Terrorism and being Muslim have become almost synonymous and after 9/11 India portrayed Kashmir in that paradigm, saying that Kashmiri Muslims were amenable to terrorism and manipulated by the “terrorist” state of Pakistan, which is an ally of the United States in their war against terror. By 2008-2010, young Kashmiris were aware of how they were being represented and they began thinking about what to do about it. What we’ve seen happening over the last three summers in Kashmir is, in part, a response to that misrepresentation of Kashmiris. The young want to speak for themselves, they want to tell the world who we are.


The summer of 2010 saw a major shift in terms of tactics and strategies. What happened?


I think it was a response to accumulated anger and humiliation of the Kashmiri people at the hands of the military and the Indian state. At another level, Kashmiris have been wanting to make it clear ever since the ceasefire line—the line of control, as it’s being called now—came into existence that that needs to change. Kashmiris want an end to political uncertainty.


What happened post-1990 was that everything was being dealt with militarily and so much so that now in Kashmir it is militarism that rules. Nothing is guided by either law or policy. Everything is dealt with by intimidation. And these young people who we saw explode on the streets in the summer of 2010 have grown up in an environment of extreme fear. I think this generation is beginning to overcome their fear. People want to live dignified lives and they want to break free from the militarized conditions that they are living in.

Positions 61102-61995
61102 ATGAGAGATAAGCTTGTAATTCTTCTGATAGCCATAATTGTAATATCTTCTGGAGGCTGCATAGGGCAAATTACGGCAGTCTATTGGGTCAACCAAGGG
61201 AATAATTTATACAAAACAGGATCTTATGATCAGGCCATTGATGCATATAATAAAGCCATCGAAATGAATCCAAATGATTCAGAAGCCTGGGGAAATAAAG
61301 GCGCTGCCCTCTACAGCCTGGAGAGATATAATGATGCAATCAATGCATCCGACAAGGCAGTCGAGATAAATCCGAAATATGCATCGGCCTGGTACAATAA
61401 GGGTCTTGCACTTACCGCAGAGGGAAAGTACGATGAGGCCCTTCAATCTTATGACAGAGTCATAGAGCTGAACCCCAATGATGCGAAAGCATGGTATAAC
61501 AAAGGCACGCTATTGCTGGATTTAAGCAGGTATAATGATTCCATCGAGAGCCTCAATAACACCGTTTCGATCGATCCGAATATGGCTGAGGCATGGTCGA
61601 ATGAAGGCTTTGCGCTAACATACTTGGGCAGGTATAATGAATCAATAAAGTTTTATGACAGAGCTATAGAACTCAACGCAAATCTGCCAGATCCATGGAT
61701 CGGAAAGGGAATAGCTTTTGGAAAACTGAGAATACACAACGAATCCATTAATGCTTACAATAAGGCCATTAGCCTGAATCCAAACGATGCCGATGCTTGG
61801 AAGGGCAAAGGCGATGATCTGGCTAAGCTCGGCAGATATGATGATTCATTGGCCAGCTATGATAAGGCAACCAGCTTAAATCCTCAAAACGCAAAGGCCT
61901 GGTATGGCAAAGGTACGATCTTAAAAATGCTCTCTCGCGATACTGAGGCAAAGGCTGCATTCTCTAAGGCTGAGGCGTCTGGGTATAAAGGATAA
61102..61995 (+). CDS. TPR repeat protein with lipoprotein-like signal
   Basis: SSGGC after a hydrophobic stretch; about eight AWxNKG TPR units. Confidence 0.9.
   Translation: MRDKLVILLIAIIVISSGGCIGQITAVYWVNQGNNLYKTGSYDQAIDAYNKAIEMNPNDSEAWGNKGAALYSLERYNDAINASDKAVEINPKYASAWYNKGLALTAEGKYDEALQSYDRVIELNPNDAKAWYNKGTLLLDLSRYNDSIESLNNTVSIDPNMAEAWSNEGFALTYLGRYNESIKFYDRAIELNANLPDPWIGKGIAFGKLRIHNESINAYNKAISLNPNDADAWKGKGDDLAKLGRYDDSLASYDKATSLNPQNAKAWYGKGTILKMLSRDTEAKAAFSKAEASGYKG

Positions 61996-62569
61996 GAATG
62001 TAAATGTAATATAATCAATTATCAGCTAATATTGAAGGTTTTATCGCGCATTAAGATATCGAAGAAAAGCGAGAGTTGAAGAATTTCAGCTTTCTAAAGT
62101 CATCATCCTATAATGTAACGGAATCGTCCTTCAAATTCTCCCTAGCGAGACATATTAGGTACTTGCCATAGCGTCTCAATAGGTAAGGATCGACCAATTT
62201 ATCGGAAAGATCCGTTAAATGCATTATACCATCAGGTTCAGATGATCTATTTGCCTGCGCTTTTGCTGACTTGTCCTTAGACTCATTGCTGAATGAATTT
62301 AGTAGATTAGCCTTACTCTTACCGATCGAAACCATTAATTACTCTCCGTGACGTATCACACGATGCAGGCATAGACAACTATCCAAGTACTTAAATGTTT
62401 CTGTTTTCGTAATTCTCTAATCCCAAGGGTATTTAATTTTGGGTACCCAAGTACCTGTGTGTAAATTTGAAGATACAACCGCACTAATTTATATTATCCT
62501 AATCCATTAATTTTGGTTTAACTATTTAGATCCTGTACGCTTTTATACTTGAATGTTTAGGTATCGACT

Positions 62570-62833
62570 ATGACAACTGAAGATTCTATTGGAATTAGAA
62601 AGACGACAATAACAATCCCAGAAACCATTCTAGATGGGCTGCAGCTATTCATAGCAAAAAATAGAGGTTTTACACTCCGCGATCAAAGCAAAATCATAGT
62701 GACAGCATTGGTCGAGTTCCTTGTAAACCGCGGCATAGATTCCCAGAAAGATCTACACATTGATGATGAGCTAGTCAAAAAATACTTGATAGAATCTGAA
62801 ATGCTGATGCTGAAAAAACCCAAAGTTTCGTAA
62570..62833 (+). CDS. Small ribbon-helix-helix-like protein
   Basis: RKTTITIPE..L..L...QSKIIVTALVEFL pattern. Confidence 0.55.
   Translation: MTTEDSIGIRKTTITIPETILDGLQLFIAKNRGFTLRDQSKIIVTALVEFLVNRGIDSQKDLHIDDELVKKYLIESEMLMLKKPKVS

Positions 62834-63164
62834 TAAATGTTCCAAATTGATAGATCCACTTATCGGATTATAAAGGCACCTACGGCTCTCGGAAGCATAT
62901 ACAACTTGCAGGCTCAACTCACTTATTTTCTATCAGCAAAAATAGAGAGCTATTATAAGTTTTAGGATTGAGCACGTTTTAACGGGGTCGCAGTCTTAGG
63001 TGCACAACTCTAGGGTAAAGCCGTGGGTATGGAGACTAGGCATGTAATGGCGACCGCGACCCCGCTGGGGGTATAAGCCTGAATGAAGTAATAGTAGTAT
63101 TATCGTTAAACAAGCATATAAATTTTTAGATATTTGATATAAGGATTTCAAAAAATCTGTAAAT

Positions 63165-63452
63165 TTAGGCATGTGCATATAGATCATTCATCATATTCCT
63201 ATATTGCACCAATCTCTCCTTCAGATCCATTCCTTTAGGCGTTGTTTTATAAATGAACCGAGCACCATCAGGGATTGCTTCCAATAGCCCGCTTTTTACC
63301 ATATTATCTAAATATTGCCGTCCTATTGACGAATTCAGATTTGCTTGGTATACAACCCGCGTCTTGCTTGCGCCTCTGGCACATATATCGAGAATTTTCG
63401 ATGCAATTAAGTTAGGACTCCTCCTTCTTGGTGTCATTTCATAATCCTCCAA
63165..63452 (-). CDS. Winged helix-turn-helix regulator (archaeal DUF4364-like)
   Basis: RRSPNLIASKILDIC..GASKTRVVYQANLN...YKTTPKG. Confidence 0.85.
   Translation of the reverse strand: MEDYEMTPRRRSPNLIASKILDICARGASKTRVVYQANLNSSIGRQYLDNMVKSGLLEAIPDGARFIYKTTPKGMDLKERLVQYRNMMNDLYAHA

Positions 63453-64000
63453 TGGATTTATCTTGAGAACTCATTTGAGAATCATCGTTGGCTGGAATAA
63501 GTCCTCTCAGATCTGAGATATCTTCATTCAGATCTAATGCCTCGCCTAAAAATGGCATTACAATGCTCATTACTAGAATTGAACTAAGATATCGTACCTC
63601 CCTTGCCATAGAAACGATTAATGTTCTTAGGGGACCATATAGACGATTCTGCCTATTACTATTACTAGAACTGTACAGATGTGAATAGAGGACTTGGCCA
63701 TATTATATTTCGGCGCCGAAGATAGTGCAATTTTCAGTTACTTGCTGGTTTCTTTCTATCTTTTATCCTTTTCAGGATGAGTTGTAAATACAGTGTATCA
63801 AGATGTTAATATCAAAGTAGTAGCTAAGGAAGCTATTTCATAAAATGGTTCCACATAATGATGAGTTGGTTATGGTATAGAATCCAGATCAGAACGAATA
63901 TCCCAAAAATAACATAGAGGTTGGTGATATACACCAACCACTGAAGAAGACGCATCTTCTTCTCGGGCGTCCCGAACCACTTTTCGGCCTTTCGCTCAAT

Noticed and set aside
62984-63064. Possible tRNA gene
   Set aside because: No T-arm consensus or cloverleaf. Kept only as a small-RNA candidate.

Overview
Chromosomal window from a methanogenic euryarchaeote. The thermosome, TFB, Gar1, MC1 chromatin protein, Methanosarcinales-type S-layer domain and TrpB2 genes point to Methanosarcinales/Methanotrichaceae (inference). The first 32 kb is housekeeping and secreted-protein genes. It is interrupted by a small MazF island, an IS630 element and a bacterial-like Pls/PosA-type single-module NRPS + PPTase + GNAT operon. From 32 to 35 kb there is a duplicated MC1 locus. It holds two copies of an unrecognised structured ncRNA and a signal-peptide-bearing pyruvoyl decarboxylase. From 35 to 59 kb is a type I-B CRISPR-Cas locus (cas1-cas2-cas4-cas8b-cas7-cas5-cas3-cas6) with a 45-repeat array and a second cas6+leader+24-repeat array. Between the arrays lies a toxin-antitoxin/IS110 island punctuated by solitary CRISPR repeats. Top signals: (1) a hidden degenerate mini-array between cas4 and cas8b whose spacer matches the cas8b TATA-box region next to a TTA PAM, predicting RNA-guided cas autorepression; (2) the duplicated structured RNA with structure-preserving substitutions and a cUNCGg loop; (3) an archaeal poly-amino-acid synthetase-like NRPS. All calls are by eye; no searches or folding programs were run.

You’ve written, “The new generation of separatist leaders seem to have made a conscious decision not to take up arms, a move to retain moral supremacy over Indian occupation. This represents a major shift in tactics.”


I think it’s been a long process of internalizing what armed rebellion achieved and what it did for Kashmir. If there was a belief in 1990 that it was possible to overthrow Indian control of Kashmir through an armed rebellion, people have now realized that it was not an achievable military objective.


Since Kashmiris also have lived the experience of a military response to their armed uprising, in the process they’ve also discovered the power of peaceful protests: that it is peaceful mobilization around ideas that will get them their political objectives, without denouncing what the armed rebels stood for. I think they represent a change in terms of tactics rather than objectives. The objectives remain the same.


A whole generation has grown up in Kashmir since the rebellion started in 1989. What can you say about their class background, level of education, and political awareness?